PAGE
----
More than 250 fire trucks and Country Fire Authority (CFA) vehicles have converged on Victoria’s Parliament to protest against the United Firefighters Union (UFU) and its demands in enterprise negotiations.
- Volunteer Fire Brigades Victoria says proposed changes will hand operational power to the UFU
- Treasurer denies ‘secret meeting’ between UFU and Premier Andrews
- Opposition says Government is ‘doing over’ volunteers
A rift has developed in the CFA between paid firefighters, represented by the UFU, and Volunteer Fire Brigades Victoria (VFBV).
It stems from proposed changes to their enterprise agreement that would require at least seven paid firefighters at each incident, and would give the UFU veto power in operational decisions.
Andrew Ford from VFBV said the changes would mean the CFA would have to get approval from the UFU before deploying crews.
“Handing over control of CFA operational and resource decision making to an industrial process takes the reins away from CFA,” he said.
“It will destroy CFA volunteerism as we know it.
“The interference of government in due process has significant implications right across Australia.
“We need the rights of volunteers to be consulted on matters that effect them absolutely honoured in a formal and honoured process.”
There were robust discussions before the demonstration began, with a member of the UFU confronting Mr Ford, saying not all volunteers agreed with his position.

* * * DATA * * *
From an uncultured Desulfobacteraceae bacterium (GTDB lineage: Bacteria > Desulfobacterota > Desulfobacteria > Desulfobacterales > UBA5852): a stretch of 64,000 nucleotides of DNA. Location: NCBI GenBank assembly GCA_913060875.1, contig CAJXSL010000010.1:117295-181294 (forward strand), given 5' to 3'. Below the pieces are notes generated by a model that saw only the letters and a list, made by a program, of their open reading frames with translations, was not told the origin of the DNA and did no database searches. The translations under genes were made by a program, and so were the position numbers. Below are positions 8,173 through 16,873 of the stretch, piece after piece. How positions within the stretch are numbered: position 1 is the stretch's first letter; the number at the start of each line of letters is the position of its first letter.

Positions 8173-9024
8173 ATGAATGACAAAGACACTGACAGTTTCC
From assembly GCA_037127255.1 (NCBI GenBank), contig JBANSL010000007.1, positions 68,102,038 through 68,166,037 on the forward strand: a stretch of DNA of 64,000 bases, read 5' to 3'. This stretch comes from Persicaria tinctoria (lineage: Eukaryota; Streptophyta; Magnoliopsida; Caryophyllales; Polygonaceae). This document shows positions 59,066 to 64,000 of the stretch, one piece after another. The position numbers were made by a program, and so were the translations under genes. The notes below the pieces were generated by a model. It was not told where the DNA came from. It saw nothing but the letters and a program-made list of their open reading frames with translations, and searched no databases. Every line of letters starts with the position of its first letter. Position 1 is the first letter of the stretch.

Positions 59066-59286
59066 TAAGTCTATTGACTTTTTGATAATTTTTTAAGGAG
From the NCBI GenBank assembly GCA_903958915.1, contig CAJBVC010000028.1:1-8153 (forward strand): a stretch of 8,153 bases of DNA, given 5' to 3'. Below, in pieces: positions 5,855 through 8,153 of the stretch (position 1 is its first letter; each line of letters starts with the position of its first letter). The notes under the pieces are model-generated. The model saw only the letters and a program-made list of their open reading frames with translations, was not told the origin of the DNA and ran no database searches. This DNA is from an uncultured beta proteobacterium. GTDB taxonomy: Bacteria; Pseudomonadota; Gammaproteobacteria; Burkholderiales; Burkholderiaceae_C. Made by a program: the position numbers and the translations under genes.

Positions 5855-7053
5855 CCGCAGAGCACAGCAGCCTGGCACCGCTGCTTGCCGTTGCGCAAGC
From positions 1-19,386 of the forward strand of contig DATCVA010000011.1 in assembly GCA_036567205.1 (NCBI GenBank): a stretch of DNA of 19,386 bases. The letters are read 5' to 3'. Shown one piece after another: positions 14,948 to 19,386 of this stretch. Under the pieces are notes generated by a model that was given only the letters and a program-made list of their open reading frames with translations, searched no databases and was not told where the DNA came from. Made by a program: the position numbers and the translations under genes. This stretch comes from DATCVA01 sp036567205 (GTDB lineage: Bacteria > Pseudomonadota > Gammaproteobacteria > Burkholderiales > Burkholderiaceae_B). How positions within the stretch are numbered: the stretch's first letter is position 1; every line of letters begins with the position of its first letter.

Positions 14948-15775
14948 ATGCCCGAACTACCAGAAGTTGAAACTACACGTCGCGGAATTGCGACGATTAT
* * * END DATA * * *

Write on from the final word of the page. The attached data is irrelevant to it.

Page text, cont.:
But Mr Ford denied the CFA was divided.
“I think you’re seeing today a united CFA,” he said.
No secret meetings, Treasurer says
Volunteers left flowers on the steps of Parliament to show their support for Emergency Services Minister Jane Garrett.
“We have volunteers from across the state coming in to show their support for the CFA board, [for the] CFA chief officer and CEO, and for Minister Garrett, standing up for what CFA is,” Mr Ford said.
Victorian Premier Daniel Andrews met with UFU secretary Peter Marshall last week, sparking fears he had overruled his Minister and reached a secret deal.
Treasurer Tim Pallas said no deal had been reached, and rejected suggestions the Premier’s involvement undermined Ms Garrett’s role in the negotiations.
“Essentially the Premier has every right — it’s his right as Premier to participate in discussions as and when he sees fit,” he said.
Mr Pallas said he did not take it as an insult if the Premier became involved in discussions with his portfolio.
“I think the Government is demonstrating that we put this at the front of our mind,” he said.
“We’ve gone a thousand days without a settlement, a thousand days that firefighters have been surrounded in uncertainty around their terms and conditions.
“They have every right to be upset about it and they have every right to expect government to take that to its highest levels to resolve these matters.”
Opposition Leader Matthew Guy said the Coalition would repeal any laws passed by the Andrews Government that attacked CFA volunteers.
“We will not put up with any Labor government doing over CFA or its proud volunteers simply as a payoff to the union movement,” he said.
“This is a test of Daniel Andrews’ premiership. Who does he back? The greatest volunteer organisation in Australia, the CFA? Or does he back the union over them?”